Image Transfer Review: This is another wonderful transfer from Fox. Aside from a slight softness to the image, I have few complaints. Black level and shadow detail are strong. Colors look natural, and the cool color balance fits the tone of the film. Edge-enhancement isn't a problem. I noted no imperfections in the print, and just a spot of digital artifacting.
Image Transfer Grade: A-
Audio Transfer Review: This disc features an impressive 5.1 track. The fight scenes really utilize the full soundfield, with the mains and surrounds contributing equally and a ton of LFE. Several scenes approach reference quality, including the opening gunfight (which features lots of impressive directional effects) and the restaurant fight (lots of LFE here). Quieter scenes sound fine as well, with dialogue always sounding clear and supported and the mains providing strong support for the score.
Audio Transfer Grade: A
Disc ExtrasAnimated menu with music
Scene Access with 24 cues and remote access
Subtitles/Captions in English with remote access
1 Original Trailer(s)
2 Other Trailer(s) featuring Behind Enemy Lines, Planet of the Apes (2001)
6 TV Spots/Teasers
1 Feature/Episode commentary by director Chris Nohan, actors Jet li and Bridget Fonda
Layers Switch: 00:43m:13s
The commentary track features director Chris Nahon, along with actors Jet Li and Bridget Fonda. The three were recorded separately, their comments edited together. Fonda and Li offer some on-set anecdotes and insights into their character motivations, as well as a bit of the story development. At times, sadly, they resort to pointing out the goingson on-screen. Chris Nahon offers more production stories, but his comments are of a technical nature, as he describes what shots feature special effects, and how certain scenes developed. Overall, it's a fair track. Rather dry, but fans of martial arts films will appreciate the insight into the material.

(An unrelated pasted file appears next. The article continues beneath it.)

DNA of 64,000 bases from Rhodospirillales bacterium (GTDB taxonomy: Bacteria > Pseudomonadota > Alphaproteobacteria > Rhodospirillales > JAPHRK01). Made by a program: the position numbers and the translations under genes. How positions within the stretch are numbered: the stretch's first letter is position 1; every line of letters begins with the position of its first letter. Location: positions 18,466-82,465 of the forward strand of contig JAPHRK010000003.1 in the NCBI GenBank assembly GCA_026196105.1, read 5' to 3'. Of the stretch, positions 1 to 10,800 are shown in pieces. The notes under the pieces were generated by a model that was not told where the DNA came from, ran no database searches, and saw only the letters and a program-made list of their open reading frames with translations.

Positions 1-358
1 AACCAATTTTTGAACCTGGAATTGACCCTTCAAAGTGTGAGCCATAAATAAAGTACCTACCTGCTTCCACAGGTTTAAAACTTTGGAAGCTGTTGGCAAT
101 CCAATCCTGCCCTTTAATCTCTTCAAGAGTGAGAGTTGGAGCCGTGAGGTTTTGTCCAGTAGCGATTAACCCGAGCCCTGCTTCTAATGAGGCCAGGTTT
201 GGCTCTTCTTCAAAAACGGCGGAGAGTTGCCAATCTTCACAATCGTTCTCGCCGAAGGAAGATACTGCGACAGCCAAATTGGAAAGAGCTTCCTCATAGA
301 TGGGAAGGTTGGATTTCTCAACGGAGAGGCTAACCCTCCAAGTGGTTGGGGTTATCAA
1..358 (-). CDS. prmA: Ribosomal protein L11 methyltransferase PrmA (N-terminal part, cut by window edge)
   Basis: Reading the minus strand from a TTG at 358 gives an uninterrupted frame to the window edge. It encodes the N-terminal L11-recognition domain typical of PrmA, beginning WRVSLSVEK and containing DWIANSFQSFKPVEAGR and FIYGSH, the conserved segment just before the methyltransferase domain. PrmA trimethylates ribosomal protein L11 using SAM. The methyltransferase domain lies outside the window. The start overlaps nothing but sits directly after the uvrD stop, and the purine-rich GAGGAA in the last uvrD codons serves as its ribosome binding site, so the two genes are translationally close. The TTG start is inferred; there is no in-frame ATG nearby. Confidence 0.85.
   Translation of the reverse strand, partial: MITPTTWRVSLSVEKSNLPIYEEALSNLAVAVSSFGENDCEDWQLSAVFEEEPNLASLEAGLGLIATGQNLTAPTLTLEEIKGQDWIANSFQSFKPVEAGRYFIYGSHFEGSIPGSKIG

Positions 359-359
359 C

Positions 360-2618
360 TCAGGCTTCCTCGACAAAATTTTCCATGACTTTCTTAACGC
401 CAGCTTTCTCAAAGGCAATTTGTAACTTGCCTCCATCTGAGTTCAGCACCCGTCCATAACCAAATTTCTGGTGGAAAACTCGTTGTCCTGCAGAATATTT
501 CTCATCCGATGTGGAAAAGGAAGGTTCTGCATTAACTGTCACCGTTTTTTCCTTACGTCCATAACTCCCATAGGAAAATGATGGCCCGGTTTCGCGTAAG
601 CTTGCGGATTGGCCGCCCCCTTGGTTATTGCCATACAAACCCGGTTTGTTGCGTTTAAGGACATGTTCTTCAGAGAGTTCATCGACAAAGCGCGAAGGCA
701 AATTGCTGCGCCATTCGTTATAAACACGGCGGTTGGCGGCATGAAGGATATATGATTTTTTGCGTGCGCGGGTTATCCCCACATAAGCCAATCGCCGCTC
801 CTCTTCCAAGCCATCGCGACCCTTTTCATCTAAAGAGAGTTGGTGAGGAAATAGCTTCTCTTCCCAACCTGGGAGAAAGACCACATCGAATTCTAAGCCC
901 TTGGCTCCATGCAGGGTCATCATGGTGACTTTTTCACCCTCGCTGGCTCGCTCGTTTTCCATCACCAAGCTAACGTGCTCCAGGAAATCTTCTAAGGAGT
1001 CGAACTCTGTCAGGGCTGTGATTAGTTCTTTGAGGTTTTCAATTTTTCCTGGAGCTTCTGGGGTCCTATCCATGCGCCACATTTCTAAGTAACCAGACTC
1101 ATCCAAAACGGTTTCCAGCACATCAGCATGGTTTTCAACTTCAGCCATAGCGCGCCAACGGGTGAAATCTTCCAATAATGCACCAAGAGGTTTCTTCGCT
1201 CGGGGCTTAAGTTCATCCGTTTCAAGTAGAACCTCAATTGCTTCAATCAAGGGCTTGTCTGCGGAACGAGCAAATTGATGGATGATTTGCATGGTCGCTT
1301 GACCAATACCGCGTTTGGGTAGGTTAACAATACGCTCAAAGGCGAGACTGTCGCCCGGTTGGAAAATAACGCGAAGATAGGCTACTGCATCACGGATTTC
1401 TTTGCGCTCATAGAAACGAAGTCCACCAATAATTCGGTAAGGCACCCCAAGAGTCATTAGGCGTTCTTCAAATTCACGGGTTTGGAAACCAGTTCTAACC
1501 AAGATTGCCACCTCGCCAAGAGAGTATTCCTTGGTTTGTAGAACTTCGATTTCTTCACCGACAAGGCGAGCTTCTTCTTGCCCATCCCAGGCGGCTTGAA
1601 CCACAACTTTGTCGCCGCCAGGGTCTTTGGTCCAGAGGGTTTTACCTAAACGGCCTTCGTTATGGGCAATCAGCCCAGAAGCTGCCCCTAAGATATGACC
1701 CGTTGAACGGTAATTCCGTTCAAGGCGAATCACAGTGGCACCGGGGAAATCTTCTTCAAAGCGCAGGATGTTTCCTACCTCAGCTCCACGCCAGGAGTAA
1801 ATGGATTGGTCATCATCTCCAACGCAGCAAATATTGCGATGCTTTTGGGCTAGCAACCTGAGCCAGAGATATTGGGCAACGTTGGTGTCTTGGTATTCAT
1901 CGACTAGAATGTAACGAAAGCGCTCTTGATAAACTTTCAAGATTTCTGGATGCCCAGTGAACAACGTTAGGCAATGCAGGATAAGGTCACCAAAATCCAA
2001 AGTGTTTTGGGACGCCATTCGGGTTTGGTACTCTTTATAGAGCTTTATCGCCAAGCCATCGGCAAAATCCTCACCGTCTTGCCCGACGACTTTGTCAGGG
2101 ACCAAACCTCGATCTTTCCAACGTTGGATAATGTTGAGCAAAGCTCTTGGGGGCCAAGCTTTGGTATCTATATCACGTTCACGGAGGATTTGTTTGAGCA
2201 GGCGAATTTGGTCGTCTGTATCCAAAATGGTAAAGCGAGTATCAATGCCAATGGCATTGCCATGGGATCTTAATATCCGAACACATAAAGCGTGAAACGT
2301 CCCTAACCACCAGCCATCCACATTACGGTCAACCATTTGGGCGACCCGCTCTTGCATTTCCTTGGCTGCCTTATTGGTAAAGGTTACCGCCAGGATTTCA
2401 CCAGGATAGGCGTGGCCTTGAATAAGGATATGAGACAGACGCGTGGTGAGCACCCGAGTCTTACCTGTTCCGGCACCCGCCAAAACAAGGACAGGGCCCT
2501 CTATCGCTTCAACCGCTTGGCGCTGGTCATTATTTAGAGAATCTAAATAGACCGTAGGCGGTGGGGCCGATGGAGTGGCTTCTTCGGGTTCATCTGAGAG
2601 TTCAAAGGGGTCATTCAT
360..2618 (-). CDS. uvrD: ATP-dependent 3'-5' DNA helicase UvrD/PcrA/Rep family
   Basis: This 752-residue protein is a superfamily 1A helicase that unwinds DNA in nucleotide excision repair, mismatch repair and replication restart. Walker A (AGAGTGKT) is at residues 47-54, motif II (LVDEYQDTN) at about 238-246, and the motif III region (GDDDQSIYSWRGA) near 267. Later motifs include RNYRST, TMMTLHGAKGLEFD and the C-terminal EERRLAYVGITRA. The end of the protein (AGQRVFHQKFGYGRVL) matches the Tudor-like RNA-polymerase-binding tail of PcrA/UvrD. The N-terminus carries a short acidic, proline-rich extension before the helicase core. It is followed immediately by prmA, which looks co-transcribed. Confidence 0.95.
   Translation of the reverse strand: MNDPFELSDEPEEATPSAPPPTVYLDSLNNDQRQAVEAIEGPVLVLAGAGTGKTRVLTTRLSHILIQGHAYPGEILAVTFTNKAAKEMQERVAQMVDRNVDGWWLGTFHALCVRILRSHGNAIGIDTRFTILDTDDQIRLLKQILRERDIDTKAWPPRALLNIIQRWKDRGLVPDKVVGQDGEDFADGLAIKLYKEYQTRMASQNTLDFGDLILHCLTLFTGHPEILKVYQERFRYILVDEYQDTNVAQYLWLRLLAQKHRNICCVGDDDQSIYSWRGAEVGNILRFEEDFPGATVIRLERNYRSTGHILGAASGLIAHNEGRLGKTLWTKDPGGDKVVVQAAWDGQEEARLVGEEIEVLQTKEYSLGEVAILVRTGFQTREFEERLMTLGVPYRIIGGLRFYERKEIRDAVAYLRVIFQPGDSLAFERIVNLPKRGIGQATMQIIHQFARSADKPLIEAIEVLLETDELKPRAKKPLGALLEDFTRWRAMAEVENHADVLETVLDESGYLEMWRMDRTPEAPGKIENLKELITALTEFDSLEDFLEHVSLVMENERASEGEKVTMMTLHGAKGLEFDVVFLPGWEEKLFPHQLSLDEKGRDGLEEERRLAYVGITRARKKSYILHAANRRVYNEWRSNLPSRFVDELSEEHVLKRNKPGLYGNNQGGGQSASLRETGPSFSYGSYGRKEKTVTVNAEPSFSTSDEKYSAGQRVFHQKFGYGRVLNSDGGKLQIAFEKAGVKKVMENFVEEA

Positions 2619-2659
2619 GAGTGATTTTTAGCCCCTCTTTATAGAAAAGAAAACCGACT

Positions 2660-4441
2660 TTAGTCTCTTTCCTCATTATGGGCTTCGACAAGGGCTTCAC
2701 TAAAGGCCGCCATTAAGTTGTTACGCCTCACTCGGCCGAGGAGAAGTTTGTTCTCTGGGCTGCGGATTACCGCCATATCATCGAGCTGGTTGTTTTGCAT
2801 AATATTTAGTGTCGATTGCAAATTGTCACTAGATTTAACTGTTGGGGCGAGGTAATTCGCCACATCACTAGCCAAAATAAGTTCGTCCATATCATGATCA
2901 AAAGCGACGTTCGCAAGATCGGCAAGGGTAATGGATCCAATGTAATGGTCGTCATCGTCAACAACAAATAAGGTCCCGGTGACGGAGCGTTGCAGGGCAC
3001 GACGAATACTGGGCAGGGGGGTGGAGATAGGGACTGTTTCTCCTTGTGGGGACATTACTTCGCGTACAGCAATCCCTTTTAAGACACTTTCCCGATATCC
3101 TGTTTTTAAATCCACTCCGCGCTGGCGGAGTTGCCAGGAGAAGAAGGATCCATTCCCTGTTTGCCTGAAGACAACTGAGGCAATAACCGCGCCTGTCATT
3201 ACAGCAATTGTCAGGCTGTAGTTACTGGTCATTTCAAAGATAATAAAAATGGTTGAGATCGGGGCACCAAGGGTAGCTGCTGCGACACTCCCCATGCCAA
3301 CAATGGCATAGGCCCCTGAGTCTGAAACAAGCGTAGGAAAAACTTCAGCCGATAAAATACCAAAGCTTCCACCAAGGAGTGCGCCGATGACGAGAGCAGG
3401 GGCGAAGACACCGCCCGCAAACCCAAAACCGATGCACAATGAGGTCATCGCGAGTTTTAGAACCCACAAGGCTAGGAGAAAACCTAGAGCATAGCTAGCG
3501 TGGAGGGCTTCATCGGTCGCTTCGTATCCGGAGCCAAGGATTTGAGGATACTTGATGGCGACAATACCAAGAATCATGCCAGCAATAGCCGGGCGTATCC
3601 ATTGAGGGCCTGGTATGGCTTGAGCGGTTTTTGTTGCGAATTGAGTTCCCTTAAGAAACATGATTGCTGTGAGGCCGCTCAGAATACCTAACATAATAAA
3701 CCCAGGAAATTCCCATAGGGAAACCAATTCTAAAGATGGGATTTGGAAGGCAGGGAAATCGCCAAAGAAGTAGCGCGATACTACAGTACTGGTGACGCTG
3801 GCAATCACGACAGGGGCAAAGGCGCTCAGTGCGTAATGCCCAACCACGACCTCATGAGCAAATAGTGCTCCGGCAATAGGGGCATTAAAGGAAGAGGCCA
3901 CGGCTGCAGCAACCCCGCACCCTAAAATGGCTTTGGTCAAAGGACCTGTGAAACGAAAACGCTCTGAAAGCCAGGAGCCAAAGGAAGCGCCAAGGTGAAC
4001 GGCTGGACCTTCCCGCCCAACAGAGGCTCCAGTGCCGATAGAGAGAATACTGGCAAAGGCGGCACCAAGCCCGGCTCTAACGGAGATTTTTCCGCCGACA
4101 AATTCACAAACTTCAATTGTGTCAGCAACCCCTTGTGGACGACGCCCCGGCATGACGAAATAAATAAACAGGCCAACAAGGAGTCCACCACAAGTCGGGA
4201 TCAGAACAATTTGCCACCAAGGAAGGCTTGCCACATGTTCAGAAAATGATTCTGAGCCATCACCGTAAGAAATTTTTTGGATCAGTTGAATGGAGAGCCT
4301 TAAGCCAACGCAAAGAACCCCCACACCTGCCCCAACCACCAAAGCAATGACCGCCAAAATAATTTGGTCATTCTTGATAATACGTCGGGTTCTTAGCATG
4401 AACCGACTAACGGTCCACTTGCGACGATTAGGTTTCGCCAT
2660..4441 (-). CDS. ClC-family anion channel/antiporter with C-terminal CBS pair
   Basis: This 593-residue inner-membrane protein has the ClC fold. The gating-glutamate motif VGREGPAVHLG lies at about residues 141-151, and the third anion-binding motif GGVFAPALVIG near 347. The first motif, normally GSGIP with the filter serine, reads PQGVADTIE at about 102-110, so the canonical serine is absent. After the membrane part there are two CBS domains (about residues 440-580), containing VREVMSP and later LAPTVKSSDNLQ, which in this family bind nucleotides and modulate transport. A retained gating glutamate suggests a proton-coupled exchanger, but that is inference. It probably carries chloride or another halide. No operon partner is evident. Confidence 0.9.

Next up is a series of featurettes. Jet Li: Fighting Philosophy is a 5-minute piece on the action legend that covers briefly how he got his start in movies and how he views films and the world. It's pretty fluffy material, and not presented all that well—it would've been better if clips from other Li films could've been included.
Cory Yuen: Action Academy covers the fight choreography from action director Cory Yuen. Yuen offers some interesting comments on his desire to create fight sequences that both look impressive on-screen and emerge naturally out of the fighting styles of the actors. Police Gymnasium Fight offers two brief clips of Yuen working on the impressive, dozen man gym fight. These are fairly short, but a look at the extensive preparation that these scenes require is worthwhile.
The final featurette is a typical 5-minute extended trailer featuring comments from the actors and director. While I'm sure someone somewhere appreciates the inclusion of these promo pieces on a DVD, I sure do not. I mean, these things make the HBO specials look in-depth.
Two storyboard sequences are included. "The Orphanage" is presented as a still gallery of storyboards, while "The Laundry Chute" offers either stills or a board to film comparison. There's an animated still gallery as well, which offers on-set photos and poster designs.
Rounding out the disc is a bevy of promotional material, including the theatrical trailer for Kiss of the Dragon, 6 TV spots, and the trailers for recent Fox releases Behind Enemy Lines and Planet of the Apes (2001). A second trailer for the feature is included as an Easter egg, accessible from the Police Gymnasium Fight menu screen (just click right from the option "Demo 2").
Extras Grade: B
Final CommentsKiss of the Dragon doesn't offer much more than a few cool fight scenes. The screenplay is bland and incomprehensible, even for an action film. That said, some of the fight scenes are really cool. Recommended for Jet Li fans, but everyone else should try a rental first.